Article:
Friday, 6 February 2015

Obama in India: Indo-US ties key to new global health paradigm

US President Barack Obama’s visit to India comes at a propitious time. Signs of strong economic revival in the US and India have created a conducive environment for both governments to go beyond diplomatic platitudes. The personal rapport between Obama and Modi also signals fruitful bilateral discussions.

Expectations are high that this Modi-Obama interaction would lead to important decisions in the coming days, which would invigorate trade ties between the world’s two largest democracies.

India’s total trade with the US currently stands at about $100 billion. The two countries want to raise that to $500 billion. To achieve this target, India and US need to address several issues. Apart from the Nuclear Energy deal, an area that needs close attention is healthcare, especially the pharma sector. This is crucial because the two economies have an unencumbered opportunity to partner and make an enormous difference to global healthcare.


Generic drugs of Indian origin account for 30% of US prescriptions. Despite this, India’s status as a strategic pharma partner has remained elusive primarily because of the contentious IPR issue.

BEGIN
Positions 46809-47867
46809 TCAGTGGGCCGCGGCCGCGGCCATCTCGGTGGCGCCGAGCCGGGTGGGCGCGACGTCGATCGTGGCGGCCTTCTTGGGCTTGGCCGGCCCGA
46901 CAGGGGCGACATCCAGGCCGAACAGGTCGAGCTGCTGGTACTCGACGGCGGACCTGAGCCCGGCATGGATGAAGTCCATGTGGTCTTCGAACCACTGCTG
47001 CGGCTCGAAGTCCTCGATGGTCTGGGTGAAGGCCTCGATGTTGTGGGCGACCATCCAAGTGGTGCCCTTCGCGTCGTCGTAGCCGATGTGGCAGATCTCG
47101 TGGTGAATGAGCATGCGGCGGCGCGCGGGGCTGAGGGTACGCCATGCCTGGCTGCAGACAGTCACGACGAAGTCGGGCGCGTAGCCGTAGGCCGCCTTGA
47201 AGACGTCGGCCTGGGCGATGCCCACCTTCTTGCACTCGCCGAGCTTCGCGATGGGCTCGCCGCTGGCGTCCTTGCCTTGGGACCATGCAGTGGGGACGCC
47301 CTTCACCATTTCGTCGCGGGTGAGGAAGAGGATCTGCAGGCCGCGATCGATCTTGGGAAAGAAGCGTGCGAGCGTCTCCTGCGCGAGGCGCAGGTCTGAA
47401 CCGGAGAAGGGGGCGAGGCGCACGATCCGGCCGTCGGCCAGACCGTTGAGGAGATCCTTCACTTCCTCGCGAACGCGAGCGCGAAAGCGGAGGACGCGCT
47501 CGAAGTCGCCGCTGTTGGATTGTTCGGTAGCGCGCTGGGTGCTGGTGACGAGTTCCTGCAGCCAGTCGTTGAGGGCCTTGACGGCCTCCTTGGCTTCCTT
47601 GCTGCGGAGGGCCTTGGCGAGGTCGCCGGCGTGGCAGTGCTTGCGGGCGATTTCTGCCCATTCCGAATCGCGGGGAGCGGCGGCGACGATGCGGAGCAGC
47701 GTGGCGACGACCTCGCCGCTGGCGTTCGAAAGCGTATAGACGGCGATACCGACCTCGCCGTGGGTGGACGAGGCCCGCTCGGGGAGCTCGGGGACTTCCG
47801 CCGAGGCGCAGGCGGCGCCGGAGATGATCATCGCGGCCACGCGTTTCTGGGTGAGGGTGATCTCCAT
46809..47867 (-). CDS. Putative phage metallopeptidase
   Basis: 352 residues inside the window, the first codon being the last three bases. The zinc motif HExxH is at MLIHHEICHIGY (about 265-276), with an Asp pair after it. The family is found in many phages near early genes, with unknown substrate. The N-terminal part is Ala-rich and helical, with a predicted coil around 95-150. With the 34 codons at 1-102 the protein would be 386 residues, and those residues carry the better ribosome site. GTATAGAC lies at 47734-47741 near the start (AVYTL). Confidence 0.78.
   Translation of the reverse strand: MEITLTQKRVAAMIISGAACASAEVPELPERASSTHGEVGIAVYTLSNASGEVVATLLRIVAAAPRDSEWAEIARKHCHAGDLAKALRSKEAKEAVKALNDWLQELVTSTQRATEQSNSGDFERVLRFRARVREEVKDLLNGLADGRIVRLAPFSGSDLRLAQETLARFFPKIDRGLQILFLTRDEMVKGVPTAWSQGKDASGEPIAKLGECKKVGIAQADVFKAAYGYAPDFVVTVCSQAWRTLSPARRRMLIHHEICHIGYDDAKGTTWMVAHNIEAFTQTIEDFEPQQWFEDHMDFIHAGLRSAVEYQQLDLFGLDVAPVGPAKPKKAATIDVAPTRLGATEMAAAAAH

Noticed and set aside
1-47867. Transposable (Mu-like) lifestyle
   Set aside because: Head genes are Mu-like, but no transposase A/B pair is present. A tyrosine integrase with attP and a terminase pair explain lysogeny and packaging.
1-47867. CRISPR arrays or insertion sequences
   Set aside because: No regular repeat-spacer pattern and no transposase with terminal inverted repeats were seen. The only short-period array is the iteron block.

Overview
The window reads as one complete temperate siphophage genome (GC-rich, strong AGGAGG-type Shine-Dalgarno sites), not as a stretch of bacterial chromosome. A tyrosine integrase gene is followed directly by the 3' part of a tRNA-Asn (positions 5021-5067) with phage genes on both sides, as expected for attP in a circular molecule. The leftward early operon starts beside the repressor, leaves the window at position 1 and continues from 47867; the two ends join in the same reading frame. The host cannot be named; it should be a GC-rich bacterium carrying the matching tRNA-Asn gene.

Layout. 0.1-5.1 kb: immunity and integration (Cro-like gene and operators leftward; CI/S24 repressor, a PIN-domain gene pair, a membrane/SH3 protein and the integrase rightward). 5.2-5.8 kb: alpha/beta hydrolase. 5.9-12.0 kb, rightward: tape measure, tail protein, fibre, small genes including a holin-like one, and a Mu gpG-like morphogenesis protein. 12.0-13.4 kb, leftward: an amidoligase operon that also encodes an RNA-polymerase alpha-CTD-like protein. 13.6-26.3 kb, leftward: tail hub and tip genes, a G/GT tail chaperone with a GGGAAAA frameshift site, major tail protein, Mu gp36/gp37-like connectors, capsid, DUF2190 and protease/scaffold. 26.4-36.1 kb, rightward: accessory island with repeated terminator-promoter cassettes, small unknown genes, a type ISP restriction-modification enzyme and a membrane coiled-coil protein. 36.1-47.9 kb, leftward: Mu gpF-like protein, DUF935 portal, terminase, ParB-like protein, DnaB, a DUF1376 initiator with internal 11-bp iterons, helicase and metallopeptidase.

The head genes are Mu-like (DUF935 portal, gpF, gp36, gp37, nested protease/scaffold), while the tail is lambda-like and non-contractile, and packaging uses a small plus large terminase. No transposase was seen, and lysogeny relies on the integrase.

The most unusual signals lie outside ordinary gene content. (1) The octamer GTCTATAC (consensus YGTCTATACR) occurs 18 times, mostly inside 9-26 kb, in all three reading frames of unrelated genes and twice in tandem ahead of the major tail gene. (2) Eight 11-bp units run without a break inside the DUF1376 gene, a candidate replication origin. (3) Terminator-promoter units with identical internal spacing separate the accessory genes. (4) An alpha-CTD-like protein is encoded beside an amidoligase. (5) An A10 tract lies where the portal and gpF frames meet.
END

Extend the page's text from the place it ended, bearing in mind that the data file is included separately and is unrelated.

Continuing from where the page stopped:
There seems to be a perception in the US that India flouts trade norms, grants frivolous compulsory licenses (CLs) and lacks a credible appellate and redressal system for IPR disputes. This perception needs to be corrected. Not only is India fully TRIPS compliant, the country has till date granted only one CL. We also have a credible judicial system that allows resolution of IP disputes.

Statistics have shown that 65%-70% of patent-related cases in India are decided in favour of the IP owner. India needs to correct misconceptions as well as take a collaborative approach on the issue of IPR instead of a combative one.


The world-class Indian pharma industry has provided us a globally competitive advantage. Attracted by this, a number of US generic companies have invested in India. Though there is a lot of overseas interest in building manufacturing facilities, but deterrents like the current FIPB rules are preventing serious investments into India.

Just as the Modi government has allowed 100% FDI in the medical devices under the automatic route, it should allow automatic infusion of foreign equity of up to 100% in brownfield pharma projects. India should also strive to create an environment of fast-track project clearance to ensure that US pharma companies respond to ‘Make in India’ call.

India has earned the proud label of being the “Pharmacy of the World” by virtue of being the largest low-cost producer of generic drugs. The US has been christened the “Fountainhead of the World”, providing innovative solutions to address unmet medical needs. India and US are therefore natural partners in building a sustainable and affordable global healthcare paradigm. It is therefore important for bilateral discussions to recognize this important dimension and foster closer cooperation both at the government and business levels.

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